Maybe you’ve noticed that it’s pretty rare for those of us who appear in the media on behalf of skepticism or secular humanism to get equal time to represent our side.
There are exceptions.
I got a fair amount of time to speak and a friendly edit on Penn and Teller’s Bullshit (twice), the WGN Morning Show, and a few other TV shows. But the on-air ratio of us-to-them is usually some overwhelming amount of time on the side of Bigfoot or alien abductors to a few snippets of a skeptic’s detailed explanation.
So when the Dr. Phil Show called CFI looking for someone to represent the side skeptical of psychic claims, I was pleasantly surprised. John Edward, whom I’ve written about in Skeptical Inquirer, appeared on Dr. Phil this past January, and now they were doing another show with skepticism being represented. Great!
The producers described Dr. Phil as being very skeptical, and asked about how the psychics who would also appear on the show could be put to the test. I was overflowing with ideas.
Our Independent Investigations Group (IIG) has been testing these kinds of claims for over 12 years, and has lots of experience giving claimants a fair chance to shine. (None ever have, by the
Instead of me running a simple test, the producers preferred to have a skeptic “cold read” a group of strangers and then have a psychic – alleged psychic – read the same group. Both would be introduced as psychics. My first instinct was to let IIG member Mark Edward, an experienced mentalist, do the read. When I couldn’t reach Mark, I decided to do it myself.
I have witnessed (at least) dozens of cold readings and am very familiar with the technique. So I crammed the weekend before the Monday they taped the reading, and arrived at Paramount Studios that day walking with a cane. (The idea was to soften the sitters’ hearts so they would root for a positive reading. Buying into the psychic’s abilities is an important part of the perception of success.) I had to do something. I was nervous, and the psychic reading after me was younger, female, and very experienced.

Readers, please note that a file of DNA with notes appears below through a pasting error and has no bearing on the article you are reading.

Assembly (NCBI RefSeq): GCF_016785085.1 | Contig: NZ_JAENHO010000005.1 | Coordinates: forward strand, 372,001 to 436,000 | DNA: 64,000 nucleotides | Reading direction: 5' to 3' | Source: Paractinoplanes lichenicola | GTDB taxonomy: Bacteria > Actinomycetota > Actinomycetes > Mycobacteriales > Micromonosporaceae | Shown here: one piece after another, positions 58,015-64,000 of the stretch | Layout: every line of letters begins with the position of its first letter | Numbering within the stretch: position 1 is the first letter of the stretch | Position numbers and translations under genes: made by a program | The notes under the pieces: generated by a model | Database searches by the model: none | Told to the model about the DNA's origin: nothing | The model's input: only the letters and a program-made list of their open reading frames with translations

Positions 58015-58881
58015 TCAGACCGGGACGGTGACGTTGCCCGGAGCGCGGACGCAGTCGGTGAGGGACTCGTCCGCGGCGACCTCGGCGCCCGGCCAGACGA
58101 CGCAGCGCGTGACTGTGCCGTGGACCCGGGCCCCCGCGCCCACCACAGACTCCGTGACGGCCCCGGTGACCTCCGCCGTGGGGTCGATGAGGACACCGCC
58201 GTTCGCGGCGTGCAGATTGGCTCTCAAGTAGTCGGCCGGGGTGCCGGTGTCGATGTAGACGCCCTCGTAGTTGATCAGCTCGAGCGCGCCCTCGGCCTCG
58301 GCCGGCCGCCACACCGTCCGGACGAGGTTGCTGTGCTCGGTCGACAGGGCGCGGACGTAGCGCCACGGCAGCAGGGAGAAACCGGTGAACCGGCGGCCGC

By the end of my 40 minute session with 12 strangers, I had made 3 of them cry and gotten a fairly high percentage of “hits”, i.e. accurate guesses. I left much relieved, and my college friend Joe (who had witnessed the reading) and I both felt like my very first psychic reading (on national TV!) had been a great success. The strangers’ tears were testimony to their acceptance of me as a psychic.
When I arrived at Paramount the next day for the taping of the actual show, I learned that I, the lone skeptic, would be relegated to the audience while the psychics (billed on the Dr. Phil website as “well-known experts”) sat up on stage with Dr. Phil. I expected to be outnumbered, but thought the psychological disparity of sticking me in the audience was a low blow.
I’m not sure of the timing of when I was revealed as a fake (psychic), but those whom I read – even those who cried – now scoffed at my abilities. Even the psychics tried to pile on with one saying that I am a psychic, though a bitter one. Wow.
So you’re saying that I – a completely science-based skeptic, study a deceptive technique, employ that technique to the degree that believers tear-up at my words, and admit my fakery freely to make a point about how such deception
works – am actually a psychic? In the words of Rodney Dangerfield, “Oh you’re way off.”
Ok, I get that Dr. Phil’s audience (about 80% of those in studio, we learned) is mostly believers in psychic powers. Maybe the show is afraid of challenging the views of so many of their viewers. But it would have nice to have a fair
chance to do so.
Maybe the edit will favor science in a way I can’t predict.
To find out, tune in to Dr. Phil on Friday May 25th, 2012 to see how equally the skeptical Dr. Phil presents two sides to a question about skills the world of science is very unconvinced about.